Prosecutors say Illinois school worker embezzled $1.5 million — in chicken wings


The first sign of trouble at an Illinois school district was when a routine audit found it was $300,000 over its annual food budget midway through the year, prosecutors said. Then a review found invoices for thousands of chicken wings — an item the school never served to students, according to court documents.

The bones in the Super Bowl food staple are not kid-friendly, so they’re not on the menu at Harvey School District 152, just south of Chicago. But records showed the school had ordered 11,000 cases of chicken wings over 19 months, according to court documents.

The findings sparked an investigation by the Office of the Cook County State’s Attorney, which alleges that the chicken wings were at the center of an embezzlement scheme — one that cost taxpayers more than $1.5 million, according to court records.

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Vera Liddell, the district’s former director of food services, has been charged with two felony counts: continuing financial crimes enterprise and theft exceeding $1 million. Liddell, 66, was arrested on Thursday but discharged from jail after posting 10 percent of her $150,000 bond, officials with the county’s state’s attorney’s office and jail said.

The public defender’s office representing Liddell did not immediately respond to a request for comment Wednesday.

Prosecutors say the fraud began in July 2020, when the pandemic had widely shuttered classrooms and brought daily life to a standstill. Though the Harvey school district’s roughly 2,200 students were learning remotely, it still prepared meals that could be picked up, the records state.

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Liddell began placing “hundreds of unauthorized orders for food items, primarily chicken wings,” court documents state.

The chicken wing orders, which allegedly continued through February 2022, were made at Gordon Food Service, a Michigan-headquartered distribution company that serves as the school district’s main food purveyor. According to investigators, Liddell regularly contacted employees at the company, who — believing the orders were authorized — would then bill the school district for the items.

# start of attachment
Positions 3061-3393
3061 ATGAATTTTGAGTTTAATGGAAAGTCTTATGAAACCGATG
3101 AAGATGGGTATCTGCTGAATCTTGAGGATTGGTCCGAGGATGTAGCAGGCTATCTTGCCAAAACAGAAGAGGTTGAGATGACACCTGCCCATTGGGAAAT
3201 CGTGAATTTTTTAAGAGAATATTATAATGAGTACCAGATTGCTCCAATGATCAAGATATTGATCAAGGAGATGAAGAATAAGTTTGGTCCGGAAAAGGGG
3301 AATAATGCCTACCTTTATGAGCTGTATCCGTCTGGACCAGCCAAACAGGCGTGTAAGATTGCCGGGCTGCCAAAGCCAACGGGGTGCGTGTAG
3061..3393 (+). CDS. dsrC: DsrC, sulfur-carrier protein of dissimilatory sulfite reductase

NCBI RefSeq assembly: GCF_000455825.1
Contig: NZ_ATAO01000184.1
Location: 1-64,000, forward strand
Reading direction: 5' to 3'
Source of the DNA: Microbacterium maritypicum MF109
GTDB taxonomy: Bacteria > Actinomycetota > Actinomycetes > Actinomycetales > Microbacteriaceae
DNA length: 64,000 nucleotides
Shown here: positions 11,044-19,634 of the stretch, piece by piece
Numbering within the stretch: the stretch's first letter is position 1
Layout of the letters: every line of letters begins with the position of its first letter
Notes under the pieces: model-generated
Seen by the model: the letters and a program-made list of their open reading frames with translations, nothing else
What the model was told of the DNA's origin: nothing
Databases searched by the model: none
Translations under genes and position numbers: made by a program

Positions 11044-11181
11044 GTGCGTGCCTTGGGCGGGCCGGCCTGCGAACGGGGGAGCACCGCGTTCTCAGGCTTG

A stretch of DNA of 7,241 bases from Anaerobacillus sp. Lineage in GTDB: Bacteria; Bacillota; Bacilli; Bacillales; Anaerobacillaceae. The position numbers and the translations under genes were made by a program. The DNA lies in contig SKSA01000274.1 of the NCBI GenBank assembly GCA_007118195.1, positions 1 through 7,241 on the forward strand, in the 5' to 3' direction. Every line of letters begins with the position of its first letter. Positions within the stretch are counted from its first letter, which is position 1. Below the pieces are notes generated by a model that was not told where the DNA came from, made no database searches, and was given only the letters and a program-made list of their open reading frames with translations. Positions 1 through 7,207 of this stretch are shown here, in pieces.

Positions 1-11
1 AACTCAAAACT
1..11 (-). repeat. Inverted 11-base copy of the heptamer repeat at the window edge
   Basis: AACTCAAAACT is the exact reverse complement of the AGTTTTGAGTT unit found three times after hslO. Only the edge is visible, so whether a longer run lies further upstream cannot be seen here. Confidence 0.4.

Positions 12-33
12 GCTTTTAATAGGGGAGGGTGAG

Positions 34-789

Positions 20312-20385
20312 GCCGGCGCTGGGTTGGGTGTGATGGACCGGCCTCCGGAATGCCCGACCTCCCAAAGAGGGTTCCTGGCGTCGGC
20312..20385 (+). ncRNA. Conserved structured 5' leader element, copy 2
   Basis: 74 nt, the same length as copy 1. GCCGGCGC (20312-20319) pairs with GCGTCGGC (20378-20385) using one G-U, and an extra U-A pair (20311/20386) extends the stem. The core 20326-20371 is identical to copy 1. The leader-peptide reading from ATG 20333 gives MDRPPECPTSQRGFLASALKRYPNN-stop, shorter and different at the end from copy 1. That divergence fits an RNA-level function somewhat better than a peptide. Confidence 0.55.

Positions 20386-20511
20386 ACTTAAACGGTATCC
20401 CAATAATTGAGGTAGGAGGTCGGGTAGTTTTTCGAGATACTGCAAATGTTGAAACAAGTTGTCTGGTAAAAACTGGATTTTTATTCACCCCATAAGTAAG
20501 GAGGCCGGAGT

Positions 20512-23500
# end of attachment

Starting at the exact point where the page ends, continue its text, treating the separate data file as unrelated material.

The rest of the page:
When the orders were ready, Liddell allegedly would make a trip to the food company’s facility to pick up the food. Cases of chicken wings would then be loaded into a cargo van that belonged to the school district, according to the surveillance video investigators say they reviewed.

Employees at Gordon Food Service, which didn’t immediately respond to a request for comment from The Post, “were familiar with [Liddell] due to the massive amount of chicken wings she would purchase,” court records stated.

The school district, which includes six elementary schools and a middle school, paid for all the poultry invoices — until January 2022, when the district’s business manager was completing a midyear audit to ensure each department’s spending “was in line with their individual budget,” according to court documents. The audit found the food department was hundreds of thousands of dollars over budget.

Then, “upon closer review, [the business manager] discovered individual invoices signed by Liddell for massive quantities of chicken wings, an item that was never served to students,” prosecutors said.

A spokesperson for the school district didn’t immediately respond to a request for comment. But interim superintendent Lela Bridges told Law & Crime that the district “cannot comment at this time because of an ongoing investigation” and is “fully cooperating with the authorities regarding this matter.”

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Liddell, who has not entered a plea, is scheduled to return to court on Feb. 22.

The whereabouts of the 11,000 cases of chicken wings remain unclear. The case at Harvey School District 152 is not the first alleged crime involving wings.

In 2015, a father and son from Syracuse, N.Y., were accused of stealing $41,000 worth of wings from the restaurant where they worked — sticking their workplace with the bill and then reselling the poultry. And in 2013, two workers at a frozen-food distribution center in Atlanta were accused of taking $65,000 worth of chicken wings.

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